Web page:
I also remember looking at the stands and looking at the stadium packed every night. That was something that was fun to watch because at that time the league, it did show some signs that the fans -- not many fans were coming anymore.

But other than that, it was a lot of great moments in that series.

Q. For Mo and Edgar, I was just wondering, Mo, you started out as a shortstop. Did you think this pitching thing was going to work out for you? And Edgar, the same with the DH; did you think that was going to work out for you? And Mike, I was wondering your thoughts on almost pitching a perfect game.
MARIANO RIVERA: Well, I mean, for me, I just wanted to have the opportunity to be able to play the game that I love, and sure enough, I mean -- I played all positions before, but at the end, the good Lord had a position for me already picked, so I just had to follow it, and he allowed me to play and pitch well, although I hated to pitch before. I fell in love after that. But it was amazing. I mean, taking the opportunity to learn a new position and doing it and learning how to do it and being successful doing it, it was grateful. The game, it was more meaningful to me than before.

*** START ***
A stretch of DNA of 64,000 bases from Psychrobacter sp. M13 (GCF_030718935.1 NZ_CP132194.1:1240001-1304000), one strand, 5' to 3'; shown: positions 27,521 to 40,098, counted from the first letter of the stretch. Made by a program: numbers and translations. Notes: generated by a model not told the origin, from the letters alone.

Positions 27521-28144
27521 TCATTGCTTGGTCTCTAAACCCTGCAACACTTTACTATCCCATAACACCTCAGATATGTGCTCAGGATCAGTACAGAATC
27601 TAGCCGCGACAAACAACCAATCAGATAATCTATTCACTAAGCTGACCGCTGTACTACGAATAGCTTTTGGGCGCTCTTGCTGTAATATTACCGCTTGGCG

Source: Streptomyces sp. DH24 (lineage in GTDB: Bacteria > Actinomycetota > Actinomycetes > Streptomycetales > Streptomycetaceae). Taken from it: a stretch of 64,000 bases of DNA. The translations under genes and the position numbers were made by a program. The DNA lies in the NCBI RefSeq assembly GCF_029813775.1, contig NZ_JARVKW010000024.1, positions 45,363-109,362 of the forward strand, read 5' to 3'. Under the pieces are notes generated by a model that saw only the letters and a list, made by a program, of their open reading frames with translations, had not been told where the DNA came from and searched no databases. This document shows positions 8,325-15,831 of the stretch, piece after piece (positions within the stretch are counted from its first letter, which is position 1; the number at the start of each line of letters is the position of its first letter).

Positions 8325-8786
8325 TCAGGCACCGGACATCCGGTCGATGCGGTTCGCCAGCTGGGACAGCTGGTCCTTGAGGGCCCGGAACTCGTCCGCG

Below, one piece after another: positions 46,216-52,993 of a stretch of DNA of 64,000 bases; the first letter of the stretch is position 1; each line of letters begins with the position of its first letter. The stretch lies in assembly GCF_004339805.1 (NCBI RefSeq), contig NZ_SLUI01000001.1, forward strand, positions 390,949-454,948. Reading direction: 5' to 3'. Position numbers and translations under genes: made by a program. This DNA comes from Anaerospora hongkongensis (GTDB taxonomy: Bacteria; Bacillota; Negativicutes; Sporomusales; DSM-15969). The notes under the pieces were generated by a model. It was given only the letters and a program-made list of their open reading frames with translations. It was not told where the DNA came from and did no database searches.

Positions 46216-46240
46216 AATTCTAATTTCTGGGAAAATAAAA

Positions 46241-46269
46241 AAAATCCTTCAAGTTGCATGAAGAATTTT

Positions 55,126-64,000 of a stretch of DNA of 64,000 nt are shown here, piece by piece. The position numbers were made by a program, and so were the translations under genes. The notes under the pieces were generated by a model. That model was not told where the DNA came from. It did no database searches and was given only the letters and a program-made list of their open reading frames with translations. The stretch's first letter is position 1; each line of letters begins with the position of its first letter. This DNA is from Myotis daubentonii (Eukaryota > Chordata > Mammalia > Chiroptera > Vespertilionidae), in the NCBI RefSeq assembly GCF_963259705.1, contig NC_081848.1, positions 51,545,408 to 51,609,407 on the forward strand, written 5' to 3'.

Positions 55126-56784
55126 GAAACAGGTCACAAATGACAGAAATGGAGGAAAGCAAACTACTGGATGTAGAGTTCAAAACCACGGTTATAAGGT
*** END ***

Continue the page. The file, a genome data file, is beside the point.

EDGAR MARTINEZ: The DH, I think at the beginning, I felt like this might not be something -- definitely I fought it. At the beginning I didn't want to be a DH. At the beginning, I thought, I don't want to be, let's say, put in the situation where if I don't have a good year, then my career could be short, could end. And that was a little bit concerning to me.